A decree read out on state television announced that General James Hoth Mai would be removed with immediate effect. No reason was given.
The country has been in turmoil since December. Last week, rebels seized the oil hub of Bentiu.
Meanwhile the UN has accused the government of providing “erroneous information” regarding a massacre of hundreds of civilians in the town
The UN mission in South Sudan (UNMISS) said that after rebel forces captured Bentiu on April 15 and 16, they targeted hundreds of people who had taken refuge inside a mosque, a church and a hospital, and killed them because of their ethnicity.
U.N. Peacekeeping Chief, Hervé Ladsous briefed the Security Council on Wednesday (April 23) on the recent attacks and emphasized that the circle of violence in the country most stop immediately.
“The first, from my part is that we are not and cannot be in the business as usual format. I think this cycle of violence that started on the 15th of December last year has to stop. It must stop immediately. Yet, we see that neither party is ready to in any way cease the hostilities, the agreement on that which was signed exactly to this day three months ago has never been implemented. They do not give indication that they sincerely want to participate in the peace talks.”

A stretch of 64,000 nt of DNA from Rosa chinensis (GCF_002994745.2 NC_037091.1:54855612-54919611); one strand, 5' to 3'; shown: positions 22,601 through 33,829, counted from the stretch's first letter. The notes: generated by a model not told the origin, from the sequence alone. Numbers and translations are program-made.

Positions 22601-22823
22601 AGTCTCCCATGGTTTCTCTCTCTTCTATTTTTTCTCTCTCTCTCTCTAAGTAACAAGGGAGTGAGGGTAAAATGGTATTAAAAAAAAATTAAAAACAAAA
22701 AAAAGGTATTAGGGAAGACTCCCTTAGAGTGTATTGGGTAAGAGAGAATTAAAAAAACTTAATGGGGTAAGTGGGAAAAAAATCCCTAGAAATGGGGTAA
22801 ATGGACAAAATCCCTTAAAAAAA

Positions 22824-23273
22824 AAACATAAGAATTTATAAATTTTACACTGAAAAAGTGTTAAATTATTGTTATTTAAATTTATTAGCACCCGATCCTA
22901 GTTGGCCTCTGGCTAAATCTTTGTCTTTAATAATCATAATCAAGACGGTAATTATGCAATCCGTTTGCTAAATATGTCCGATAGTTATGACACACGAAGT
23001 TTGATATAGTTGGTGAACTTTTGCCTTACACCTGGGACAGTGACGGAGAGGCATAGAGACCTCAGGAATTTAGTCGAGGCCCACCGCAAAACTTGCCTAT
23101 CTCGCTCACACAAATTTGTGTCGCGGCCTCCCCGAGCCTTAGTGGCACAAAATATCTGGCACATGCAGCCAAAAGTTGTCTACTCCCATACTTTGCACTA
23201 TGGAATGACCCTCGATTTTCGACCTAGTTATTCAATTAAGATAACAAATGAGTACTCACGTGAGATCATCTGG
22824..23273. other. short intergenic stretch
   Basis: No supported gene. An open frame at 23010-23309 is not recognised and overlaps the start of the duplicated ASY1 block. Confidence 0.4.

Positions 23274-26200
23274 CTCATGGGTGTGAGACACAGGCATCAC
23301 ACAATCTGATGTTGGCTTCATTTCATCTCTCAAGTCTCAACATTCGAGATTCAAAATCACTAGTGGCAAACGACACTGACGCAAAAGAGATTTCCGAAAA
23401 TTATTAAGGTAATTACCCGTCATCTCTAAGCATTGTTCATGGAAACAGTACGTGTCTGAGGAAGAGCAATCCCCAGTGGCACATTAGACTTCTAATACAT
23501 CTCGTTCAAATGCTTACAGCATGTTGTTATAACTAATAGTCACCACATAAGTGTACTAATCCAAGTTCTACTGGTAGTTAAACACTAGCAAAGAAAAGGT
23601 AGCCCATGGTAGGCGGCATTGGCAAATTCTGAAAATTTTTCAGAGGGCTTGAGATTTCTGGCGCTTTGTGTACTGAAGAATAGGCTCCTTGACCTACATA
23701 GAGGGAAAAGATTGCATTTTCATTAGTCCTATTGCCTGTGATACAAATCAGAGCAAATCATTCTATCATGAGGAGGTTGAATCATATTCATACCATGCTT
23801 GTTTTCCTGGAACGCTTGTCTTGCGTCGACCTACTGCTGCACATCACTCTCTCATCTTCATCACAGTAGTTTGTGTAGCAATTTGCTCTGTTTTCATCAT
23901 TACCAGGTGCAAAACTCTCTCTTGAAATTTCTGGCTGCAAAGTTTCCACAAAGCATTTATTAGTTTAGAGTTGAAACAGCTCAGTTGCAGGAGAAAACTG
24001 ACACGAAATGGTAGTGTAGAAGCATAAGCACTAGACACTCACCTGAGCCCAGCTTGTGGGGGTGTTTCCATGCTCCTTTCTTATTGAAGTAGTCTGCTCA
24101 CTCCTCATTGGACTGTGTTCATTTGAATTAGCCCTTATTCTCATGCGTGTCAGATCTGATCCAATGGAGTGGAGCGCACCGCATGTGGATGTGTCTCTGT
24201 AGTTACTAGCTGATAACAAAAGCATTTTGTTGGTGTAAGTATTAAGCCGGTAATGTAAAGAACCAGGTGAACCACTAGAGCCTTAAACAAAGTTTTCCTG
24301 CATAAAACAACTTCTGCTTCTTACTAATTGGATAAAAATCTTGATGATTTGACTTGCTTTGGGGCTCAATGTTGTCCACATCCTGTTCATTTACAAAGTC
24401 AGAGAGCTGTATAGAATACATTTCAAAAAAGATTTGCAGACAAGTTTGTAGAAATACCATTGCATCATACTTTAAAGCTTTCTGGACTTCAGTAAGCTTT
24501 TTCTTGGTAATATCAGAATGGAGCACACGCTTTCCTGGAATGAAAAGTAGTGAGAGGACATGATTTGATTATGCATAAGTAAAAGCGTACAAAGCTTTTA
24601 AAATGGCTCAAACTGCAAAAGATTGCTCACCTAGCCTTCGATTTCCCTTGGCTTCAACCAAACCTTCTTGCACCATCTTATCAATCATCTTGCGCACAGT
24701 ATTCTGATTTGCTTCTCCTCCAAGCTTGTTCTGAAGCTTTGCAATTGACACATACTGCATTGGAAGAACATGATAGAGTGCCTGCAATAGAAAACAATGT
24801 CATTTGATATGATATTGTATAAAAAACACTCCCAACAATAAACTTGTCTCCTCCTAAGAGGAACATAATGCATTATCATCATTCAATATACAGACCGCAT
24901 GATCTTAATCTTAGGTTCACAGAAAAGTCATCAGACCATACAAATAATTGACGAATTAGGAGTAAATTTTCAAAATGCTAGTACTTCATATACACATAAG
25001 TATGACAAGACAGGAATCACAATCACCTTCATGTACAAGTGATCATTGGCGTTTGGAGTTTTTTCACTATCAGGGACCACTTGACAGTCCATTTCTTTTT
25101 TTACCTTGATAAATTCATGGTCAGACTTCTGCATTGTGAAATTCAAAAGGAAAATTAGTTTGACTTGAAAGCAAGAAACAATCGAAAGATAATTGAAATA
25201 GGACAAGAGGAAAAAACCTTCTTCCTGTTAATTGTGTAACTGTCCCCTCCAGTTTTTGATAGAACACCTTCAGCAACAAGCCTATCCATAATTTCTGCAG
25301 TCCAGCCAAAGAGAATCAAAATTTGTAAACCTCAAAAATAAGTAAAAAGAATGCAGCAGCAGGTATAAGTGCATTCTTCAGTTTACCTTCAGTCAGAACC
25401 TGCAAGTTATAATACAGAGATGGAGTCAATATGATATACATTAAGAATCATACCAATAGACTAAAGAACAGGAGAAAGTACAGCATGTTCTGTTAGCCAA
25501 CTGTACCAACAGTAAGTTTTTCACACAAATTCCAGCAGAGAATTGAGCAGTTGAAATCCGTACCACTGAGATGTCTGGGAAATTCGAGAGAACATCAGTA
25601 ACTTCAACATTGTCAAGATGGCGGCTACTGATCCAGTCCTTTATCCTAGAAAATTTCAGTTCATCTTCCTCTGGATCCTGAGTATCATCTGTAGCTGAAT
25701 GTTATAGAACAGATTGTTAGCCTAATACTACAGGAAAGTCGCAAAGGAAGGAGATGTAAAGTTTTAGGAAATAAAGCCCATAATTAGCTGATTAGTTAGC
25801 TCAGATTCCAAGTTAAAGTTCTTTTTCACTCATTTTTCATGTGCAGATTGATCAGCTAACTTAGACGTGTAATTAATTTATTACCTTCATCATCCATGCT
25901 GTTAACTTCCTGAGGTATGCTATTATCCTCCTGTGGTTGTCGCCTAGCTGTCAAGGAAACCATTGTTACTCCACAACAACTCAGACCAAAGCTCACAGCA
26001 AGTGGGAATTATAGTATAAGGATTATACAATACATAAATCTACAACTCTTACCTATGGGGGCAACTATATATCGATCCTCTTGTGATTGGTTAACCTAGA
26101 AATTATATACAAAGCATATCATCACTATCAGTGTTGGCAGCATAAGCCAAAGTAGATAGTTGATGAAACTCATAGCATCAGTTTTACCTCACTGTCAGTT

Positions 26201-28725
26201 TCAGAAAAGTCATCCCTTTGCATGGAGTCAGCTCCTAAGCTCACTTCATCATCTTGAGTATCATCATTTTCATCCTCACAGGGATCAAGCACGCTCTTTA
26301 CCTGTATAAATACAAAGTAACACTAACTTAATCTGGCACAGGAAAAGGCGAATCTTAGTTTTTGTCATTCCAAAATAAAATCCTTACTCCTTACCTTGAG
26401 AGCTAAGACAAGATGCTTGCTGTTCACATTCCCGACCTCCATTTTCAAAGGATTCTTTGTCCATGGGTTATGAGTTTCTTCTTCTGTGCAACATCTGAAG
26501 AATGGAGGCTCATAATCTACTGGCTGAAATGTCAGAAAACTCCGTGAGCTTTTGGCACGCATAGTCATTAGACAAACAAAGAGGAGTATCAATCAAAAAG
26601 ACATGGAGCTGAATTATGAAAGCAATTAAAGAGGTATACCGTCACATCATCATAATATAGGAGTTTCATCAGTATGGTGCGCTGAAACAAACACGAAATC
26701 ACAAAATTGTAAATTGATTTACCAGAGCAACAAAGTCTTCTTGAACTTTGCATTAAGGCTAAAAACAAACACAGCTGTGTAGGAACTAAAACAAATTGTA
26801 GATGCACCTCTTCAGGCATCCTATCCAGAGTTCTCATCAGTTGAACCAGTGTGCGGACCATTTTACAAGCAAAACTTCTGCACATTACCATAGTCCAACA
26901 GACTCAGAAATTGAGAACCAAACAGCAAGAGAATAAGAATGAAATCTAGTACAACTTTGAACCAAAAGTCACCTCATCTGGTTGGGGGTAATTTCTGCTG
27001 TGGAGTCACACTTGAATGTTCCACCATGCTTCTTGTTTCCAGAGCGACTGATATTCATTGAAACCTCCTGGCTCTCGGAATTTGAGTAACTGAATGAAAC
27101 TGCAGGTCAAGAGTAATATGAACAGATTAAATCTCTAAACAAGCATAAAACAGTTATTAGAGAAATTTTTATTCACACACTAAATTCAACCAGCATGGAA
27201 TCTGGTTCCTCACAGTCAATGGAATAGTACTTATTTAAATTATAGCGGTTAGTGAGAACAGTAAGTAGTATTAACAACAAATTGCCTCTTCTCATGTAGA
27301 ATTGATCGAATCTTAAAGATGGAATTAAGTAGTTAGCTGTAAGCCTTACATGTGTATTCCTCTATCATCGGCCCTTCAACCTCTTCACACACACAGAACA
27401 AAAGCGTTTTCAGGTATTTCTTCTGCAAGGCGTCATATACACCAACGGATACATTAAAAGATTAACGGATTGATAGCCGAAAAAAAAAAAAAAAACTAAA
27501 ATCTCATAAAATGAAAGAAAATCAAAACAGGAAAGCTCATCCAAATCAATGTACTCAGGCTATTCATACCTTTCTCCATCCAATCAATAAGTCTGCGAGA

The rebels slaughtered hundreds of civilians when they seized the South Sudan oil hub of Bentiu, hunting down men, women and children who had sought refuge in a mosque, church and hospital.
Joy Ogwu, Nigeria’s U.N. Ambassador and the current council president, echoed Ladsous’ sentiment. She said that most council members in the meeting had suggested “using the principle of deterrence to send a message unequivocally to the parties responsible for this impunity that it must not happen again.”
“The responsibility of every nation – that is to protect its citizens and maintain order within its territory. And we stressed the inviolability of U.N. institutions resident in the member state countries that they can’t violate the sanctity of the U.N. institution and kill people inside those institutions. It’s intolerable, it should not happen,” she said.
The U.N. Mission in South Sudan, known as UNMISS, has approximately 8,500 military peacekeepers and police deployed in a country the size of France with a population of some 11 million.